An illustration of Ted Ngoy standing in front of doughnut signs. Courtesy Greenwich Entertainment
"The Donut King'

The American dream, glazed and covered in sprinkles

The Econ Extra Credit Team Mar 10, 2022
Heard on:
An illustration of Ted Ngoy standing in front of doughnut signs. Courtesy Greenwich Entertainment

“The Donut King,” a 2020 documentary directed by filmmaker Alice Gu, tells the story of a Cambodian immigrant who got into the doughnut business and went on to build a multimillion-dollar empire, paving the way for thousands of Cambodian refugees to set up their own businesses throughout the 1970s and 1980s. 

Ted Ngoy fled his homeland just before the Khmer Rouge installed a totalitarian regime that led to the death of as many as 3 million Cambodians. Within two years of arriving in California, Ngoy bought his own doughnut shop and soon after started sponsoring visas for Cambodian refugees, offering them jobs and lending startup capital for dozens of doughnut businesses. The model proved so successful that by 2010, the majority of independent doughnut shops in California were run by Cambodian immigrants and Cambodian Americans.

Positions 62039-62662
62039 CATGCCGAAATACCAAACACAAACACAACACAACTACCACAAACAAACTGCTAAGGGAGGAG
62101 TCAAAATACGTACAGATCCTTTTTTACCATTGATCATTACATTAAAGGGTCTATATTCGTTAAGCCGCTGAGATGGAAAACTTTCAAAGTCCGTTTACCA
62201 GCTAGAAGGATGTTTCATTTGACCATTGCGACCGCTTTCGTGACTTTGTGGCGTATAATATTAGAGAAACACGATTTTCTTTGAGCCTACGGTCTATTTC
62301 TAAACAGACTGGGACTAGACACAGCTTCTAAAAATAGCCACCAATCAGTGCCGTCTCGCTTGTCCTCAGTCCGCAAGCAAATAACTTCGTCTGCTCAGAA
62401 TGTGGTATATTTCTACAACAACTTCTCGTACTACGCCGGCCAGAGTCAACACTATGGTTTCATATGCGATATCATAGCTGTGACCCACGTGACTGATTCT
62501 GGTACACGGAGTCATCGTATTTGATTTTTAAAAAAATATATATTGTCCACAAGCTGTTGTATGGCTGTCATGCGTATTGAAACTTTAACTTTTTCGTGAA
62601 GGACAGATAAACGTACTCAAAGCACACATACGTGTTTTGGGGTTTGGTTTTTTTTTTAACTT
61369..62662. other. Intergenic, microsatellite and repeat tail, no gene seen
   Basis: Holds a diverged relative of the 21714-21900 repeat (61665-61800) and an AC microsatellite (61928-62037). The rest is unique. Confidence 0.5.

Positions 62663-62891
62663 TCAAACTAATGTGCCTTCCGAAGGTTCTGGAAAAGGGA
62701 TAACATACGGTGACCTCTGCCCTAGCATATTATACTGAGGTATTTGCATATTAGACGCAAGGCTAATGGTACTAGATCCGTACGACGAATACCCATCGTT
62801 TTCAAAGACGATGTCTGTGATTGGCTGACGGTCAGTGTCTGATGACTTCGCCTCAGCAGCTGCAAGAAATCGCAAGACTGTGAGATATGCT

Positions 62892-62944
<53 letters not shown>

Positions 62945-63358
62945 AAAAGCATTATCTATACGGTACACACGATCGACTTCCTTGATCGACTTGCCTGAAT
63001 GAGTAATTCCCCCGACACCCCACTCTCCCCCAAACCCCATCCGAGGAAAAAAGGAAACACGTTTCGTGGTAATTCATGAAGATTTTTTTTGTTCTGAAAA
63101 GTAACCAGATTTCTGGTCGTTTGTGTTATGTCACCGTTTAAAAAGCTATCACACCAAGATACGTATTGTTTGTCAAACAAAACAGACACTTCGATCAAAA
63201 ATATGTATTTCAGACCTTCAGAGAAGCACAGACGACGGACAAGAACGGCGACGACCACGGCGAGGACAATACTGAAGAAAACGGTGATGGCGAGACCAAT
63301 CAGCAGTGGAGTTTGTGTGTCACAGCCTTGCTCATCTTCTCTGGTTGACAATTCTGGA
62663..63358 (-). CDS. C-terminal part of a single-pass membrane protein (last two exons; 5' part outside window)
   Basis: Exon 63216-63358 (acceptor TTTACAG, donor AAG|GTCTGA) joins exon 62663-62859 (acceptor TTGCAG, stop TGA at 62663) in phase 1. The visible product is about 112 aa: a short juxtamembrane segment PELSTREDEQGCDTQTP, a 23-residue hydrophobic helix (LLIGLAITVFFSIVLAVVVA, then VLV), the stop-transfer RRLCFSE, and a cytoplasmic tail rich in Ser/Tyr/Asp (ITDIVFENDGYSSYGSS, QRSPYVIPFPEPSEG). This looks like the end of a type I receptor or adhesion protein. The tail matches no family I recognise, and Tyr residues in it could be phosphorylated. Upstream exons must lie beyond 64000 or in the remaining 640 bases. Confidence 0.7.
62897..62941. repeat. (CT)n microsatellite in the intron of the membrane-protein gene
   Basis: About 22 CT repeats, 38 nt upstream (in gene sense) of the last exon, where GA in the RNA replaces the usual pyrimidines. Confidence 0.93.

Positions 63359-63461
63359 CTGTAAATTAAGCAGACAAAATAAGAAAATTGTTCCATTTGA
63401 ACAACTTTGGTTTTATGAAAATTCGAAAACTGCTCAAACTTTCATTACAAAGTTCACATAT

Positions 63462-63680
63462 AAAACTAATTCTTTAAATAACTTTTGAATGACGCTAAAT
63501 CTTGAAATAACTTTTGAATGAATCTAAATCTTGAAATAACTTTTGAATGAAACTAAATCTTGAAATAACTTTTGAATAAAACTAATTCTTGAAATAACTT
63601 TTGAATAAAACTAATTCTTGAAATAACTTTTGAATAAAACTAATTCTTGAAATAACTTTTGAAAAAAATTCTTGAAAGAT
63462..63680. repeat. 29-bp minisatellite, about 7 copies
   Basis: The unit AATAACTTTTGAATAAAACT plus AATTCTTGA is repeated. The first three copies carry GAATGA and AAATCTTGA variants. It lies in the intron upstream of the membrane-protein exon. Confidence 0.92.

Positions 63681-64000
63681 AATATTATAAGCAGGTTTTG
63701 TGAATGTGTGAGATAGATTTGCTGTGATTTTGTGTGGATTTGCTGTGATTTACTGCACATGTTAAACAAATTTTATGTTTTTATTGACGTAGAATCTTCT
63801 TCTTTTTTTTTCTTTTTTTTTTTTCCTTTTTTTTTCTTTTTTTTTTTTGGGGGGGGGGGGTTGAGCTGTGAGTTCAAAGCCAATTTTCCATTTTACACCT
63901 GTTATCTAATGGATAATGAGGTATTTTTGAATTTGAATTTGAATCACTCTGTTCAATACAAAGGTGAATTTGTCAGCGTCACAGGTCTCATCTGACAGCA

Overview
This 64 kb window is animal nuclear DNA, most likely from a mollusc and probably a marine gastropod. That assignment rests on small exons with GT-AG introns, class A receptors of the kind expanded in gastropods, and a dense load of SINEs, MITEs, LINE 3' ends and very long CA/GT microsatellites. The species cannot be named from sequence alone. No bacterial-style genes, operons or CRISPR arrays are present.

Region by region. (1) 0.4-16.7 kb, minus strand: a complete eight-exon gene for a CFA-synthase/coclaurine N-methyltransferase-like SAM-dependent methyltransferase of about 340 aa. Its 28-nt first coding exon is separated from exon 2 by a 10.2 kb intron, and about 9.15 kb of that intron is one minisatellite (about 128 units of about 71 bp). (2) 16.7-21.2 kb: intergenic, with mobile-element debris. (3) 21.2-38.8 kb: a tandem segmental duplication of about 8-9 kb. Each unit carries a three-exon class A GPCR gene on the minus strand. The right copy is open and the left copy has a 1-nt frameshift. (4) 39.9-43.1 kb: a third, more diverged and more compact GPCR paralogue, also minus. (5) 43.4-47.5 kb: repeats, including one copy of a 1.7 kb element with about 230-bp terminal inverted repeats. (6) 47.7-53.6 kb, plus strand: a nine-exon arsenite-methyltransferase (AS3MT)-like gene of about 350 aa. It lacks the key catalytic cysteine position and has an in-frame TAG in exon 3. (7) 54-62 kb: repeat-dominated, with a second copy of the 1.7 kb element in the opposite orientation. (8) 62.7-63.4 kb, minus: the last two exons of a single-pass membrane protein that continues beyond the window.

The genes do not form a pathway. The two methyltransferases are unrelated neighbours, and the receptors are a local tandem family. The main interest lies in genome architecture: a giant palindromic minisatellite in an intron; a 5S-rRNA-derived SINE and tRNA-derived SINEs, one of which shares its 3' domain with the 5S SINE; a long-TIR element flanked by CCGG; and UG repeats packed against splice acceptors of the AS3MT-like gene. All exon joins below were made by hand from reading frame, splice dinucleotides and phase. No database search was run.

The doughnut business could be punishing, requiring workdays up to 18 hours, seven days a week. Instead of hiring more workers, family members — including children, some of whom we hear from in the doc — often worked for free. Keeping costs as low as possible helped mom-and-pop doughnut shops outcompete major chains.   

What does it mean to be American? Doughnuts, mass marketed to and consumed by Americans of all stripes, are part of the answer to that perennial question.  

“Doughnuts provide an insight into who we want to be and who we think we are,” writes historian Paul R. Mullins in his book “Glazed America.” “[They] have the potential to reveal a great deal about culture, class, regionalism, and marketing and consumption.” 

In the coming weeks, we’ll dig into some of the film’s economic revelations, like the margin on doughnuts, the American dream, refugee entrepreneurship and how, despite trying, Dunkin’ failed to work its East Coast magic on the West Coast. 

“The Donut King” is available to stream on Hulu with a subscription and to rent or buy elsewhere.  

What have you noticed about the doughnut business where you live? Do you have a favorite doughnut shop? Send us your stories and thoughts to We’ll feature some of those answers in an upcoming newsletter. 

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